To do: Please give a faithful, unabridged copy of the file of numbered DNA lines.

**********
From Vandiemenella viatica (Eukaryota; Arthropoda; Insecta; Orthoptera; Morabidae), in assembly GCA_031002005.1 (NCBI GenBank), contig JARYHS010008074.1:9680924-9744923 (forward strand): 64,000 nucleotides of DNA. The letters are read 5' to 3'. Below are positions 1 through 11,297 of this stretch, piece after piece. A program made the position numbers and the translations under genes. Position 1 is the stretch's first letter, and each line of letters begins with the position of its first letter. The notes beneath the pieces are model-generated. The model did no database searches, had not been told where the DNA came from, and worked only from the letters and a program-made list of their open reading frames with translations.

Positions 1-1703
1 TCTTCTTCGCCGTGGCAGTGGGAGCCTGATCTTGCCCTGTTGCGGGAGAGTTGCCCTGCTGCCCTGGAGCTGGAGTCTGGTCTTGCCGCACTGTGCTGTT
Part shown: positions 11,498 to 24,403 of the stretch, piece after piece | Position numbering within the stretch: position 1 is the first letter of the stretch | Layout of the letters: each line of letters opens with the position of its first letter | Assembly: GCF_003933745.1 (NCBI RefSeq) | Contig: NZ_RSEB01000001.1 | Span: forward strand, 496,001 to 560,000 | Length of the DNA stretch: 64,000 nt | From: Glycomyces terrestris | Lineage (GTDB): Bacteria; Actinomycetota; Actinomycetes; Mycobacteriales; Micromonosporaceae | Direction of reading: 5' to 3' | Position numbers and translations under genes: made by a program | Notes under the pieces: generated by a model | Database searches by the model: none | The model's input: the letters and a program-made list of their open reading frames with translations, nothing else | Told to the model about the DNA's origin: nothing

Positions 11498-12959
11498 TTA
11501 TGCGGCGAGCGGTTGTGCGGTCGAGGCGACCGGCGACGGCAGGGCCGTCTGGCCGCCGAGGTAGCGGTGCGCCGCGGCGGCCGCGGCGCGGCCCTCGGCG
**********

From Vandiemenella viatica (Eukaryota; Arthropoda; Insecta; Orthoptera; Morabidae), in assembly GCA_031002005.1 (NCBI GenBank), contig JARYHS010008074.1:9680924-9744923 (forward strand): 64,000 nucleotides of DNA. The letters are read 5' to 3'. Below are positions 1 through 11,297 of this stretch, piece after piece. A program made the position numbers and the translations under genes. Position 1 is the stretch's first letter, and each line of letters begins with the position of its first letter. The notes beneath the pieces are model-generated. The model did no database searches, had not been told where the DNA came from, and worked only from the letters and a program-made list of their open reading frames with translations.

Positions 1-1703
1 TCTTCTTCGCCGTGGCAGTGGGAGCCTGATCTTGCCCTGTTGCGGGAGAGTTGCCCTGCTGCCCTGGAGCTGGAGTCTGGTCTTGCCGCACTGTGCTGTT
Part shown: positions 11,498 to 24,403 of the stretch, piece after piece | Position numbering within the stretch: position 1 is the first letter of the stretch | Layout of the letters: each line of letters opens with the position of its first letter | Assembly: GCF_003933745.1 (NCBI RefSeq) | Contig: NZ_RSEB01000001.1 | Span: forward strand, 496,001 to 560,000 | Length of the DNA stretch: 64,000 nt | From: Glycomyces terrestris | Lineage (GTDB): Bacteria; Actinomycetota; Actinomycetes; Mycobacteriales; Micromonosporaceae | Direction of reading: 5' to 3' | Position numbers and translations under genes: made by a program | Notes under the pieces: generated by a model | Database searches by the model: none | The model's input: the letters and a program-made list of their open reading frames with translations, nothing else | Told to the model about the DNA's origin: nothing

Positions 11498-12959
11498 TTA
11501 TGCGGCGAGCGGTTGTGCGGTCGAGGCGACCGGCGACGGCAGGGCCGTCTGGCCGCCGAGGTAGCGGTGCGCCGCGGCGGCCGCGGCGCGGCCCTCGGCG